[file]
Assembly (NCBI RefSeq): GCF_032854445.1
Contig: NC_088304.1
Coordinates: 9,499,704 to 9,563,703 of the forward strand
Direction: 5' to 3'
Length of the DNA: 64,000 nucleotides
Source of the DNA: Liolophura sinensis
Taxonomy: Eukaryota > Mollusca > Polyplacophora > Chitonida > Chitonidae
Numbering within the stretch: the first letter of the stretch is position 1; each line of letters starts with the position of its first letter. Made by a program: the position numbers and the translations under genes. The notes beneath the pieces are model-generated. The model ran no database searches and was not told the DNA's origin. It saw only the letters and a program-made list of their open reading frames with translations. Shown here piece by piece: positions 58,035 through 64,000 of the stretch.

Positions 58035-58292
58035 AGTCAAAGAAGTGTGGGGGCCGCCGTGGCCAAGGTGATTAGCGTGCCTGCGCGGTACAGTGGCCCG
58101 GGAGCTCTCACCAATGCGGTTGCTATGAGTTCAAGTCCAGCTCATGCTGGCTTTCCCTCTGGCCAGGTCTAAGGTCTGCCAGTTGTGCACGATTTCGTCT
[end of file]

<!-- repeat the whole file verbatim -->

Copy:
Assembly (NCBI RefSeq): GCF_032854445.1
Contig: NC_088304.1
Coordinates: 9,499,704 to 9,563,703 of the forward strand
Direction: 5' to 3'
Length of the DNA: 64,000 nucleotides
Source of the DNA: Liolophura sinensis
Taxonomy: Eukaryota > Mollusca > Polyplacophora > Chitonida > Chitonidae
Numbering within the stretch: the first letter of the stretch is position 1; each line of letters starts with the position of its first letter. Made by a program: the position numbers and the translations under genes. The notes beneath the pieces are model-generated. The model ran no database searches and was not told the DNA's origin. It saw only the letters and a program-made list of their open reading frames with translations. Shown here piece by piece: positions 58,035 through 64,000 of the stretch.

Positions 58035-58292
58035 AGTCAAAGAAGTGTGGGGGCCGCCGTGGCCAAGGTGATTAGCGTGCCTGCGCGGTACAGTGGCCCG
58101 GGAGCTCTCACCAATGCGGTTGCTATGAGTTCAAGTCCAGCTCATGCTGGCTTTCCCTCTGGCCAGGTCTAAGGTCTGCCAGTTGTGCACGATTTCGTCT